Signs and Symptoms of Suicidal Ideation

Pacific Grove Hospital is a nationally recognized 68-bed acute psychiatric and chemical dependency treatment center offering inpatient & outpatient services for psychiatric illnesses, addictions & co-occurring disorders.

Understanding Suicidal Ideation

Learn about suicidal ideation

Suicidal ideation is the term used for thoughts about or an unusual preoccupation with ending one’s own life. The range of suicidal ideation can widely vary from a fleeting thought to a laid out, detailed plan which may or may not be deliberately designed to fail. However, in some instances these thoughts and plans are indeed intended to result in death.

Suicidal ideations may be the result of loss, anxiety disorders, depression, substance abuse, and problems in other areas of a person’s life that feel so overwhelming suicide seems like the only way to cope. The fact of the matter is that suicide is a long-term solution to a short-term problem. People who are feeling like harming themselves see no other option to end the deep emotional pain they are facing. This emotional pain can distort thinking so much so that it’s hard to consider that there may be other alternatives to dealing with their problems. Those who are contemplating or who have previously attempted suicide should seek treatment right away. 

It is vital to remember that many suicide attempts are a way of expressing deep distress and may not actually be a desire to die. Any person who appears to be suicidal should not be left alone – this is a medical emergency. Call 911 immediately, remove all possible methods of suicide, and stay with the person until help arrives.


Suicidal ideation statistics

Suicide remains one of the top ten causes for death in the United States. It’s been estimated that 11 people attempt suicide for every completed suicide. In 2007, suicide was named the tenth leading cause of death in the US, accounting for nearly 35,000 lives lost. Suicide was the seventh leading cause for death in males, fifteenth for females, and a shocking third leading cause for death among people ages 15 to 24.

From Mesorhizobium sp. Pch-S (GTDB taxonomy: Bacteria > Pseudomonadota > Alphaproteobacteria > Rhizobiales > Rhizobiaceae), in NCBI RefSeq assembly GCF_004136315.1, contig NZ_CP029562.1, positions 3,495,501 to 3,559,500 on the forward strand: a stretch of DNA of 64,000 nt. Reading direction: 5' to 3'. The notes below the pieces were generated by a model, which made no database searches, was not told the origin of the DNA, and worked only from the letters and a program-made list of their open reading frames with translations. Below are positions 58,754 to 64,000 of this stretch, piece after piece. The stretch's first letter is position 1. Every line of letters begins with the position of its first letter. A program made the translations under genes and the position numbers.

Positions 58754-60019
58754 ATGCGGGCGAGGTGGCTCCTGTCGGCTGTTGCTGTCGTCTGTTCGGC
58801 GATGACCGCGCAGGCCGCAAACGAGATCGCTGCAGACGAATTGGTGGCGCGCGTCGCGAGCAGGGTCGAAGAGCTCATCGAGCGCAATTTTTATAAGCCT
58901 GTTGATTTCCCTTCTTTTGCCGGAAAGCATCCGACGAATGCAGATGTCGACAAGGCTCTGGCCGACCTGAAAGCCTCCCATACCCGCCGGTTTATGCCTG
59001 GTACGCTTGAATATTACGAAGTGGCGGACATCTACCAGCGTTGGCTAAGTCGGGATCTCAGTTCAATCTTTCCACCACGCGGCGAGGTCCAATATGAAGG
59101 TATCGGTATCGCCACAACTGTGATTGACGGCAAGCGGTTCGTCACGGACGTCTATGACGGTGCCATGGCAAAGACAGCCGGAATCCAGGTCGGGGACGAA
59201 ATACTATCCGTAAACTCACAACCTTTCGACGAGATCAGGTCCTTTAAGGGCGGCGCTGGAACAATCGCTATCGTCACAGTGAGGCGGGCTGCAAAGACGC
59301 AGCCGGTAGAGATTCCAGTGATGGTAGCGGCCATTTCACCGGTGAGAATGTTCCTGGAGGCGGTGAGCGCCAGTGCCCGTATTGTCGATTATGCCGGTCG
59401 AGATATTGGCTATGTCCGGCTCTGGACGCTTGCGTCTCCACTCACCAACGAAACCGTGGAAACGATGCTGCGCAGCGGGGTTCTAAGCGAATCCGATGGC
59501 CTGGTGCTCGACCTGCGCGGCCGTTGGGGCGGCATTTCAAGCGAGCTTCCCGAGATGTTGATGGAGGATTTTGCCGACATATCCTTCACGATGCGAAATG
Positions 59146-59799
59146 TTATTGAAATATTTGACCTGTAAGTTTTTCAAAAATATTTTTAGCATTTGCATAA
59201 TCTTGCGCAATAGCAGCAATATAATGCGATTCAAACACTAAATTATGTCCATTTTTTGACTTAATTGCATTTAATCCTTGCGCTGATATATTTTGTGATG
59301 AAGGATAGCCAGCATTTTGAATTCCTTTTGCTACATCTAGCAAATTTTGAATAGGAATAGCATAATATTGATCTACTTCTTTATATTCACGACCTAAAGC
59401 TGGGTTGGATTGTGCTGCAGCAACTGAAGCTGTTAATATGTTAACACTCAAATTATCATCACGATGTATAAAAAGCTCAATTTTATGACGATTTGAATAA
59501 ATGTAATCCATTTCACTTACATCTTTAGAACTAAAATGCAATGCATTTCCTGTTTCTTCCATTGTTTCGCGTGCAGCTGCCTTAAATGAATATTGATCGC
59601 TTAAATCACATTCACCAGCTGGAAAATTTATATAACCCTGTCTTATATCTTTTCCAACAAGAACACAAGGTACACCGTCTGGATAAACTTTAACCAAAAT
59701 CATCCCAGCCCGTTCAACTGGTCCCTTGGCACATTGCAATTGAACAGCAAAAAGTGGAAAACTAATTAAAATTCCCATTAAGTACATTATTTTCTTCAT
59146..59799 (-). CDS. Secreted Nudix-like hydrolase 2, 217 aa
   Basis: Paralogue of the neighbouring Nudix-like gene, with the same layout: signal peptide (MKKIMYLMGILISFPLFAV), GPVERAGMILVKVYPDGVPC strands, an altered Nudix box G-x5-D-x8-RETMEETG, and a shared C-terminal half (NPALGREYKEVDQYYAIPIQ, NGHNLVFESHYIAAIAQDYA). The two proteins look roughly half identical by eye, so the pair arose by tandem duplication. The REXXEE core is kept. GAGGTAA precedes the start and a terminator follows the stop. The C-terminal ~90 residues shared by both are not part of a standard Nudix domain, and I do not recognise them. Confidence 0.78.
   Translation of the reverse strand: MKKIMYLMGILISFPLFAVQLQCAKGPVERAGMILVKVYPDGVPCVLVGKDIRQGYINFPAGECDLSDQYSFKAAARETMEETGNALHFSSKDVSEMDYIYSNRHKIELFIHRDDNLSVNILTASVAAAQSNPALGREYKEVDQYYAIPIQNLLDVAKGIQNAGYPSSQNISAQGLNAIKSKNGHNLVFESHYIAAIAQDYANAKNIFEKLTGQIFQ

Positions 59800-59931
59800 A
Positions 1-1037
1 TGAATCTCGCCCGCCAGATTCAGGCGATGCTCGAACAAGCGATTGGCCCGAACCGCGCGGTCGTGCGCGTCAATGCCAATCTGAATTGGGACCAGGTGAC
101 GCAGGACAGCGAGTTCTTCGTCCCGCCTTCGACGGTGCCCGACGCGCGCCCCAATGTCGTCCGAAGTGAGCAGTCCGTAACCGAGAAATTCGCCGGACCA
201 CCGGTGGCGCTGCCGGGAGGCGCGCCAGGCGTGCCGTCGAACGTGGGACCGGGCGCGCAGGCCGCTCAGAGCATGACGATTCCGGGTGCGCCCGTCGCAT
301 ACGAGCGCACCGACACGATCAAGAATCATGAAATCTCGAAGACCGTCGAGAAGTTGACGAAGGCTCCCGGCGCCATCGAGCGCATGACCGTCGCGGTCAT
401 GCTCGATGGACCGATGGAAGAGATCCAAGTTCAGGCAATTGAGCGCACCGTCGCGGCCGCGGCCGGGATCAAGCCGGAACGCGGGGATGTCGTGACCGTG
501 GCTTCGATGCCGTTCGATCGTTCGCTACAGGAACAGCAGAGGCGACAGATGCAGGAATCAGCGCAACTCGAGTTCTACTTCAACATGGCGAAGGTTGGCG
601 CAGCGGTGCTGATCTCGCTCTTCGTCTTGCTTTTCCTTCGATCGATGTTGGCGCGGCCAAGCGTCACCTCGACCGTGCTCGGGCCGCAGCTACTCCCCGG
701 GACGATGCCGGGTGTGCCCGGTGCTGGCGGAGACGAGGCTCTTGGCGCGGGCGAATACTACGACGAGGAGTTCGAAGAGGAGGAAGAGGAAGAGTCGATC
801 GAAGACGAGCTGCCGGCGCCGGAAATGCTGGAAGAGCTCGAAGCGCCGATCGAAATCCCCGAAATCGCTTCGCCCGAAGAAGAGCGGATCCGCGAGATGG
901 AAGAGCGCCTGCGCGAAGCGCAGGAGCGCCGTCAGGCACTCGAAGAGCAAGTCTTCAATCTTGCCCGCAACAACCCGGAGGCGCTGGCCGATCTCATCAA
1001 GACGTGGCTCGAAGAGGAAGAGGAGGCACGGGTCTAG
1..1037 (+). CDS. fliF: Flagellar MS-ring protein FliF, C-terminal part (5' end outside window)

Causes and Risk Factors

Causes and risk factors for suicidal ideation

The causes for suicide are not thought to be the result of a single factor, but rather the interplay of genetic, physical, and environmental risk factors. The most commonly cited causes for suicidal ideation and death by suicide include:

Genetic: People who are born into families in which a first-degree relative, such as a parent or sibling, attempted or completed suicide are at a higher risk for suicidal ideation. Additionally, those who have a family history of mental illness or substance abuse are at higher risk for suicidal ideation and behaviors.

Physical: Research indicates that the risk for suicide is associated with changes in the neurotransmitters in the brain. In individuals who have attempted suicide, there is a notable decrease in the levels of the neurotransmitter serotonin.

Environmental: Growing up or living in a home in which violence was present increases the risk for suicidal ideation. Additionally, exposure to suicidal behavior of friends, peers, and family can increase the risks for suicidal behaviors.

Risk Factors:

  • Having firearms in the home
  • Past history of suicide attempts
  • Impulse control disorders
  • Physical or sexual abuse in childhood
  • Incarceration
  • Being male
  • Being between the ages of 15-24
  • Teen pregnancy
  • Sexually transmitted infections
  • Conflicts between family members and loved ones

Signs and Symptoms

Signs and symptoms of suicidal ideation